Tidal Power: Generating Megawatts Like Clockwork  

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The New York Times has a look at the past and future of tidal power in Maine - Generating Megawatts Like Clockwork.

WHEN Christopher R. Sauer stands before the swirling waters of the Western Passage and describes his company’s alternative energy vision, he doesn’t see an army of wind turbines or banks of solar cells.

In fact, Mr. Sauer sees nothing at all that could block his view of Canada, just across the channel. For if his plans come to fruition, an array of turbines will be operating out of sight, deep under the water, cranking out power to a substation on shore.

His company, Ocean Renewable Power, is one of a number of start-ups trying to develop tidal energy — water-powered turbines that spin in the current as the tides come and go, turning generators to make electricity that is clean and, they hope, reasonably priced.

“We’re not going to beat out the old coal plants in the Ohio Valley,” said Mr. Sauer, who has decades of experience developing co-generation plants and other power projects. “But we will be competitive with any new power source, including fossil fuels.”

That’s an ambitious goal, but Mr. Sauer, the company’s president and chief executive, has at least gravity and the earth’s rotational energy on his side.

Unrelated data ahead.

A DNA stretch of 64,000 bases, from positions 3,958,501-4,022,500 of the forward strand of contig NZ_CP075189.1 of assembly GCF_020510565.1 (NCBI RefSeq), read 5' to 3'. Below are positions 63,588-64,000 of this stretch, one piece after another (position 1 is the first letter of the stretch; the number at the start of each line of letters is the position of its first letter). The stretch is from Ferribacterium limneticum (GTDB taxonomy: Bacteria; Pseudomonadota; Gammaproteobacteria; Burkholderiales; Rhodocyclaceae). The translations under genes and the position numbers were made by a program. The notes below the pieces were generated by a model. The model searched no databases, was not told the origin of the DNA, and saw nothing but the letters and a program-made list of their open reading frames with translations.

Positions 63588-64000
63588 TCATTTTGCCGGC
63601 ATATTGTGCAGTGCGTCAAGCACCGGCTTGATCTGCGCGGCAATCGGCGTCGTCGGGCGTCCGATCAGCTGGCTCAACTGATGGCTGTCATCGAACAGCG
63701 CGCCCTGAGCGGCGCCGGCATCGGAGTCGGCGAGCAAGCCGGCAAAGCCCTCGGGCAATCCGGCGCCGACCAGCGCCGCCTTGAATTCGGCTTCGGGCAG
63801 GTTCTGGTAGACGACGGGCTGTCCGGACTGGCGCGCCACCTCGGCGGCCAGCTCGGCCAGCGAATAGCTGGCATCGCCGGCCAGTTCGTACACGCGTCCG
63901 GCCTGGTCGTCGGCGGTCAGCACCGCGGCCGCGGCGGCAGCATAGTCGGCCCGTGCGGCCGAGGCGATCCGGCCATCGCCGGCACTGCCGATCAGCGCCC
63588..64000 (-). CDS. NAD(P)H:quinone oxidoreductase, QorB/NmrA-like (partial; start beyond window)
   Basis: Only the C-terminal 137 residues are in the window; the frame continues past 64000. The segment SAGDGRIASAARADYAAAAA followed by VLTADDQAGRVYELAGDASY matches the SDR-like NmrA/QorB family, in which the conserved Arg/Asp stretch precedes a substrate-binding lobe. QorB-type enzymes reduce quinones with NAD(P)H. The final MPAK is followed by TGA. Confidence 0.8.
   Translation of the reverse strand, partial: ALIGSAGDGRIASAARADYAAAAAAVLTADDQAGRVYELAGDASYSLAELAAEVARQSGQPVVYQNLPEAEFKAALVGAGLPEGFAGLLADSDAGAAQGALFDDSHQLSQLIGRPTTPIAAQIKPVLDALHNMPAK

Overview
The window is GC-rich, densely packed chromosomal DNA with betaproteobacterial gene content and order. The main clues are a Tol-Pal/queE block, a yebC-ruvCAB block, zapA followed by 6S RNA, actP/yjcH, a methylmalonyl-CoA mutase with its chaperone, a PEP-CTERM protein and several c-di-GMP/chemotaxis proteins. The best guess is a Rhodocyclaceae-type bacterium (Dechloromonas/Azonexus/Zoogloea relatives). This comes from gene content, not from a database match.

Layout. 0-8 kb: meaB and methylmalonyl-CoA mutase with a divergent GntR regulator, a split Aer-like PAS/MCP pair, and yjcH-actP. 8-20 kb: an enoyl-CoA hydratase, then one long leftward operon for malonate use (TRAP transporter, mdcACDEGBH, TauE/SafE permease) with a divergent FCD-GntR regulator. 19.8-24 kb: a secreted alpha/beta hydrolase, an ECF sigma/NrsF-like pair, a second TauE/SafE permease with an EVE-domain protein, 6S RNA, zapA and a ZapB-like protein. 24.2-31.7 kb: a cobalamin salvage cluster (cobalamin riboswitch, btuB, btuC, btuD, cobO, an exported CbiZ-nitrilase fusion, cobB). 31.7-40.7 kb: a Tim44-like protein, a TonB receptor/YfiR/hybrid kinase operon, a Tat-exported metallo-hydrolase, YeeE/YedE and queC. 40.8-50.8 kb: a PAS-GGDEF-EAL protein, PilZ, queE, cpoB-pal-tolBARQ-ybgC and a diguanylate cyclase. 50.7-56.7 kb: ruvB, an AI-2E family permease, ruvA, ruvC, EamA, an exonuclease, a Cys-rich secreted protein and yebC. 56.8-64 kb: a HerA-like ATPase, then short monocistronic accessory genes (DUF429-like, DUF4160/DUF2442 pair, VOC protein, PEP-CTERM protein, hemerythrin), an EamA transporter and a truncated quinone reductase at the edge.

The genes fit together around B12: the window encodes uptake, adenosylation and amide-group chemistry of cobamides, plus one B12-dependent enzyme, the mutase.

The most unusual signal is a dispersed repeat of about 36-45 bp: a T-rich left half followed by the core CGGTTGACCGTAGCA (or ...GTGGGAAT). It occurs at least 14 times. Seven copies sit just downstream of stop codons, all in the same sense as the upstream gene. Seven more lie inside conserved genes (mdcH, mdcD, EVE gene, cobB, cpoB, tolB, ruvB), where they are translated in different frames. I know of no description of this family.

Tides come and go twice a day everywhere around the globe. In places like Eastport — a former sardine capital at the mouth of the Bay of Fundy that is surrounded by deep channels like the Western Passage — tidal power makes the most sense, at least for the moment.

Here the tides are very high and the current strong, reaching about 6 knots, or 7 miles per hour, at peak flows four times a day. “We’ve got the best tidal current on the East Coast,” Mr. Sauer said.

Tidal power is not a new idea. A few tidal generating stations are already operating around the world, including one in France that is more than four decades old. But they represent an older approach, one that employs barrages, or dams, to hold back the high tide. The water is then released through turbines, like a conventional hydroelectric plant, when the tide goes out.

Eastport itself was the site of an elaborate and enormous barrage project, proposed in the 1930s during the administration of Franklin D. Roosevelt, who knew of the great tides here, having spent many summers on Campobello Island nearby. The project, the East Coast’s answer to Hoover Dam, was abandoned after a year.

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